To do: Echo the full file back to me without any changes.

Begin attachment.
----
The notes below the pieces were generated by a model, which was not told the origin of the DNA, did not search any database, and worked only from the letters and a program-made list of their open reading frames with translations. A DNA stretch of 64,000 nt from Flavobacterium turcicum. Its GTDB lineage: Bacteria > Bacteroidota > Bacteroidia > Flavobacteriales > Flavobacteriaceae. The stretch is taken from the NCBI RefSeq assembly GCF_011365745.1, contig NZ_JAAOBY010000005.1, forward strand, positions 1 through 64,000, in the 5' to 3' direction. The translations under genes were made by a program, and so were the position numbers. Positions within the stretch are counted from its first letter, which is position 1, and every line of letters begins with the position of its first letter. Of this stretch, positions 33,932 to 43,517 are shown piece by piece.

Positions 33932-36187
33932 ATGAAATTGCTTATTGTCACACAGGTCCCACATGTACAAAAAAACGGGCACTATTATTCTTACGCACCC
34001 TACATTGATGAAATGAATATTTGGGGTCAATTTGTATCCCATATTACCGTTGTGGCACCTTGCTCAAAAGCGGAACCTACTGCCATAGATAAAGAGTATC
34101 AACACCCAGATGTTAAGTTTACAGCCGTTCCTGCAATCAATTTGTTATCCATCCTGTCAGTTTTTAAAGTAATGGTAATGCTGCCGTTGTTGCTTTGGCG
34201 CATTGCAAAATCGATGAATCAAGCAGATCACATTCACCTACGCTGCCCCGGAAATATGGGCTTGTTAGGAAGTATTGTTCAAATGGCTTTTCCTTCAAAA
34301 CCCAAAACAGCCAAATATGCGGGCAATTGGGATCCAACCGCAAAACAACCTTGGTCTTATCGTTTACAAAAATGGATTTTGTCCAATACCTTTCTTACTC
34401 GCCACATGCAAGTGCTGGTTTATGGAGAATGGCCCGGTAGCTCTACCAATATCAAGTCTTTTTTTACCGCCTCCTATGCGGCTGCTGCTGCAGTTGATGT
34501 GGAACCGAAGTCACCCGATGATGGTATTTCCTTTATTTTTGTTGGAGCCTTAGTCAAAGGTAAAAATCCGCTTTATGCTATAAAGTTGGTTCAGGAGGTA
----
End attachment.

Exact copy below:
The notes below the pieces were generated by a model, which was not told the origin of the DNA, did not search any database, and worked only from the letters and a program-made list of their open reading frames with translations. A DNA stretch of 64,000 nt from Flavobacterium turcicum. Its GTDB lineage: Bacteria > Bacteroidota > Bacteroidia > Flavobacteriales > Flavobacteriaceae. The stretch is taken from the NCBI RefSeq assembly GCF_011365745.1, contig NZ_JAAOBY010000005.1, forward strand, positions 1 through 64,000, in the 5' to 3' direction. The translations under genes were made by a program, and so were the position numbers. Positions within the stretch are counted from its first letter, which is position 1, and every line of letters begins with the position of its first letter. Of this stretch, positions 33,932 to 43,517 are shown piece by piece.

Positions 33932-36187
33932 ATGAAATTGCTTATTGTCACACAGGTCCCACATGTACAAAAAAACGGGCACTATTATTCTTACGCACCC
34001 TACATTGATGAAATGAATATTTGGGGTCAATTTGTATCCCATATTACCGTTGTGGCACCTTGCTCAAAAGCGGAACCTACTGCCATAGATAAAGAGTATC
34101 AACACCCAGATGTTAAGTTTACAGCCGTTCCTGCAATCAATTTGTTATCCATCCTGTCAGTTTTTAAAGTAATGGTAATGCTGCCGTTGTTGCTTTGGCG
34201 CATTGCAAAATCGATGAATCAAGCAGATCACATTCACCTACGCTGCCCCGGAAATATGGGCTTGTTAGGAAGTATTGTTCAAATGGCTTTTCCTTCAAAA
34301 CCCAAAACAGCCAAATATGCGGGCAATTGGGATCCAACCGCAAAACAACCTTGGTCTTATCGTTTACAAAAATGGATTTTGTCCAATACCTTTCTTACTC
34401 GCCACATGCAAGTGCTGGTTTATGGAGAATGGCCCGGTAGCTCTACCAATATCAAGTCTTTTTTTACCGCCTCCTATGCGGCTGCTGCTGCAGTTGATGT
34501 GGAACCGAAGTCACCCGATGATGGTATTTCCTTTATTTTTGTTGGAGCCTTAGTCAAAGGTAAAAATCCGCTTTATGCTATAAAGTTGGTTCAGGAGGTA